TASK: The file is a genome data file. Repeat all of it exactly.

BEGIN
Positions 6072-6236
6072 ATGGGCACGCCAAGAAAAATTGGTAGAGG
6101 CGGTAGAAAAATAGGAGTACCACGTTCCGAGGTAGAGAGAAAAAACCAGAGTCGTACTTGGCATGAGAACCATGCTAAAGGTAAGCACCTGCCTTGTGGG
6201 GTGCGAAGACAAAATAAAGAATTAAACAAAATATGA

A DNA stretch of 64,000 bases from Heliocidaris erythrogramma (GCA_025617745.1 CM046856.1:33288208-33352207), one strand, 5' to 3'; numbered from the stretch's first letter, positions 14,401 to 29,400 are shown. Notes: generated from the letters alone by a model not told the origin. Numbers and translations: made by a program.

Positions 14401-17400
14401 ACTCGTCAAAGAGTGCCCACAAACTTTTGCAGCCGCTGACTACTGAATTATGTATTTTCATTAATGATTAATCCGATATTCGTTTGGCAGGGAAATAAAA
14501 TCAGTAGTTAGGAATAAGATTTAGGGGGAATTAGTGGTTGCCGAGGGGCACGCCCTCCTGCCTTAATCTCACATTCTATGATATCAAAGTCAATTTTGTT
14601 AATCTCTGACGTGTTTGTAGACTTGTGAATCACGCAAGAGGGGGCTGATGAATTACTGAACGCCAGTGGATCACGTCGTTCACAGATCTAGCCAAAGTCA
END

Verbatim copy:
Positions 6072-6236
6072 ATGGGCACGCCAAGAAAAATTGGTAGAGG
6101 CGGTAGAAAAATAGGAGTACCACGTTCCGAGGTAGAGAGAAAAAACCAGAGTCGTACTTGGCATGAGAACCATGCTAAAGGTAAGCACCTGCCTTGTGGG
6201 GTGCGAAGACAAAATAAAGAATTAAACAAAATATGA

A DNA stretch of 64,000 bases from Heliocidaris erythrogramma (GCA_025617745.1 CM046856.1:33288208-33352207), one strand, 5' to 3'; numbered from the stretch's first letter, positions 14,401 to 29,400 are shown. Notes: generated from the letters alone by a model not told the origin. Numbers and translations: made by a program.

Positions 14401-17400
14401 ACTCGTCAAAGAGTGCCCACAAACTTTTGCAGCCGCTGACTACTGAATTATGTATTTTCATTAATGATTAATCCGATATTCGTTTGGCAGGGAAATAAAA
14501 TCAGTAGTTAGGAATAAGATTTAGGGGGAATTAGTGGTTGCCGAGGGGCACGCCCTCCTGCCTTAATCTCACATTCTATGATATCAAAGTCAATTTTGTT
14601 AATCTCTGACGTGTTTGTAGACTTGTGAATCACGCAAGAGGGGGCTGATGAATTACTGAACGCCAGTGGATCACGTCGTTCACAGATCTAGCCAAAGTCA